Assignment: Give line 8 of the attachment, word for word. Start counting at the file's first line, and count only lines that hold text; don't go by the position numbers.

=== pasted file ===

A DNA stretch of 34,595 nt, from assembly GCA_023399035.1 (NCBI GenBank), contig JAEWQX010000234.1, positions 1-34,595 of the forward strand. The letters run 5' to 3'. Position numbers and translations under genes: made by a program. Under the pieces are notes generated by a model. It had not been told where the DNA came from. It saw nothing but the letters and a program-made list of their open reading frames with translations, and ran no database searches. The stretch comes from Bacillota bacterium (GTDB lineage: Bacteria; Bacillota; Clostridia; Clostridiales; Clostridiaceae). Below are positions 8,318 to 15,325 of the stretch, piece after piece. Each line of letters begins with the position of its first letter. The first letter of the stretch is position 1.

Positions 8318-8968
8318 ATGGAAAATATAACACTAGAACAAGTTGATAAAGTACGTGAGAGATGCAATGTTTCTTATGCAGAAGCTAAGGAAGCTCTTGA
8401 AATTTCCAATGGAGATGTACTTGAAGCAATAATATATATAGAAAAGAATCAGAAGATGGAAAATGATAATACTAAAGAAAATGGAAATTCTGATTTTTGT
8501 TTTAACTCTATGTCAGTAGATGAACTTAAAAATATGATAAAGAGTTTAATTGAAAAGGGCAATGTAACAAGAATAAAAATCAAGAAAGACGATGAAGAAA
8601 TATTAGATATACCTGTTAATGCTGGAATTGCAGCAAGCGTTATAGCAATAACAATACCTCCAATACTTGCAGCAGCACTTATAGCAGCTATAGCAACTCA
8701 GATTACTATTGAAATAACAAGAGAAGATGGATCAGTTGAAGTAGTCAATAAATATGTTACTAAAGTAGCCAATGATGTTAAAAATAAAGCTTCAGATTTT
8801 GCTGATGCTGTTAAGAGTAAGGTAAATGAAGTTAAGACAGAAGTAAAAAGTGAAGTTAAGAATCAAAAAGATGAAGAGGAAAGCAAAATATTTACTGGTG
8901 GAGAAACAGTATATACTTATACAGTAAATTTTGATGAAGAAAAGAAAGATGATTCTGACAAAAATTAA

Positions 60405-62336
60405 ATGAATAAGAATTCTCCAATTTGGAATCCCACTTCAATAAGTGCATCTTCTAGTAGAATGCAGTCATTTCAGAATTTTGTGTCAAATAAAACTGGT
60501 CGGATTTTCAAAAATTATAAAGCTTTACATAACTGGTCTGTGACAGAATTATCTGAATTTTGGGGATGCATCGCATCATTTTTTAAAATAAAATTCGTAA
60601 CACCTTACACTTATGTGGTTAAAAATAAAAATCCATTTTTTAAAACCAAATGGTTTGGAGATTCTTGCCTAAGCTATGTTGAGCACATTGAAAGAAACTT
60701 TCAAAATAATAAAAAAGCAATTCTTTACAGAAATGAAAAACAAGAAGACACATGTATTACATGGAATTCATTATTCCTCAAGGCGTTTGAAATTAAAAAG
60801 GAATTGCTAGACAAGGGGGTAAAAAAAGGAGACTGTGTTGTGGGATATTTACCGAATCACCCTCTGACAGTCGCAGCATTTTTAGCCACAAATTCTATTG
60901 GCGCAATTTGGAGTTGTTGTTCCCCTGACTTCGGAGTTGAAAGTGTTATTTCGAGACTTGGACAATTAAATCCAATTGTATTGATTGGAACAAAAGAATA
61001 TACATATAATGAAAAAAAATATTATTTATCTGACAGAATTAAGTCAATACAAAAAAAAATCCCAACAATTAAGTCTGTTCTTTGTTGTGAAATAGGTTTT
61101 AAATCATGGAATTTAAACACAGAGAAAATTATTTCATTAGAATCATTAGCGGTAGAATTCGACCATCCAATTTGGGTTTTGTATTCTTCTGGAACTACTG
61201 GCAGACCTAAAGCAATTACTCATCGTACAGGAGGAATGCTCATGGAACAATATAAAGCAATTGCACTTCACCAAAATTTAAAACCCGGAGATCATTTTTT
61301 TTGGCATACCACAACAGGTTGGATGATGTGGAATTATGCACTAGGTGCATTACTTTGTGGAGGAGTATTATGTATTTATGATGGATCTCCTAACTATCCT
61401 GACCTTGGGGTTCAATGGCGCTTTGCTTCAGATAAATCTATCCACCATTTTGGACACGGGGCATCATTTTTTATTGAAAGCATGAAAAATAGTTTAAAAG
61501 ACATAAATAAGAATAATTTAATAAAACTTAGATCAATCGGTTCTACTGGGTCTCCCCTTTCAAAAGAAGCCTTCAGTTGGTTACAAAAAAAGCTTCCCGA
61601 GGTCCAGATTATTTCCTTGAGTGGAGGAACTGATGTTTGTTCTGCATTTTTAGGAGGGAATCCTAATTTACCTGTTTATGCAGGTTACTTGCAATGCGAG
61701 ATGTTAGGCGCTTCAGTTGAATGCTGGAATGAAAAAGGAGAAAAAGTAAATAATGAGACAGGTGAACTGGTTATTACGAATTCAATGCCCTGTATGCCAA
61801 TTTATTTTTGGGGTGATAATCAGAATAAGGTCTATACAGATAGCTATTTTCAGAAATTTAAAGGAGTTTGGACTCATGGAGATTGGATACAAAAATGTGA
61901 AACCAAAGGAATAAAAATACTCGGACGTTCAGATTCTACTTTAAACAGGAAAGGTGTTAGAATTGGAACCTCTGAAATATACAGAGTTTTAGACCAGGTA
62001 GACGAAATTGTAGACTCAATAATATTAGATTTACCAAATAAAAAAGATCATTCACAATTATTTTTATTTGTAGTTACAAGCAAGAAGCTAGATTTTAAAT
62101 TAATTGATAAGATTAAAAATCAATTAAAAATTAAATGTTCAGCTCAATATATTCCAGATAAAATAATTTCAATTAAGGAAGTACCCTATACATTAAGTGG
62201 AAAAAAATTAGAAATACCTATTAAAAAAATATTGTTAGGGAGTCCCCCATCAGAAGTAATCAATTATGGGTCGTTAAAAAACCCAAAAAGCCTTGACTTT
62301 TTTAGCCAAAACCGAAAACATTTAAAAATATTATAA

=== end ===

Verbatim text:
8801 GCTGATGCTGTTAAGAGTAAGGTAAATGAAGTTAAGACAGAAGTAAAAAGTGAAGTTAAGAATCAAAAAGATGAAGAGGAAAGCAAAATATTTACTGGTG